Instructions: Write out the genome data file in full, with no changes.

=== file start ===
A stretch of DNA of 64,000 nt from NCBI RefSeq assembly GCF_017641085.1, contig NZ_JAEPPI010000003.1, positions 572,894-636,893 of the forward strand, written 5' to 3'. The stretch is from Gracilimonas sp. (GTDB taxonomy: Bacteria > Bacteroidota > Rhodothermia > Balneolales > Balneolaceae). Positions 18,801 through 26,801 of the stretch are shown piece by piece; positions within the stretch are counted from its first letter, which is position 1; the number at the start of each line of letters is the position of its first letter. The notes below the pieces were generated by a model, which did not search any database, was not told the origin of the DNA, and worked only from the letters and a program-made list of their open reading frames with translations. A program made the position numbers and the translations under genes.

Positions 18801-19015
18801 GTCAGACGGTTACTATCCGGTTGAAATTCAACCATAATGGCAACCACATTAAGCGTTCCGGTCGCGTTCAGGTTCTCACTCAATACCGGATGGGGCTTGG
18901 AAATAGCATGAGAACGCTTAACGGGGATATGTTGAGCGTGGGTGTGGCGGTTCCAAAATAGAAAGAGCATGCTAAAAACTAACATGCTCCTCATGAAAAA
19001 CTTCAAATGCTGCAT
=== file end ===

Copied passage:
A stretch of DNA of 64,000 nt from NCBI RefSeq assembly GCF_017641085.1, contig NZ_JAEPPI010000003.1, positions 572,894-636,893 of the forward strand, written 5' to 3'. The stretch is from Gracilimonas sp. (GTDB taxonomy: Bacteria > Bacteroidota > Rhodothermia > Balneolales > Balneolaceae). Positions 18,801 through 26,801 of the stretch are shown piece by piece; positions within the stretch are counted from its first letter, which is position 1; the number at the start of each line of letters is the position of its first letter. The notes below the pieces were generated by a model, which did not search any database, was not told the origin of the DNA, and worked only from the letters and a program-made list of their open reading frames with translations. A program made the position numbers and the translations under genes.

Positions 18801-19015
18801 GTCAGACGGTTACTATCCGGTTGAAATTCAACCATAATGGCAACCACATTAAGCGTTCCGGTCGCGTTCAGGTTCTCACTCAATACCGGATGGGGCTTGG
18901 AAATAGCATGAGAACGCTTAACGGGGATATGTTGAGCGTGGGTGTGGCGGTTCCAAAATAGAAAGAGCATGCTAAAAACTAACATGCTCCTCATGAAAAA
19001 CTTCAAATGCTGCAT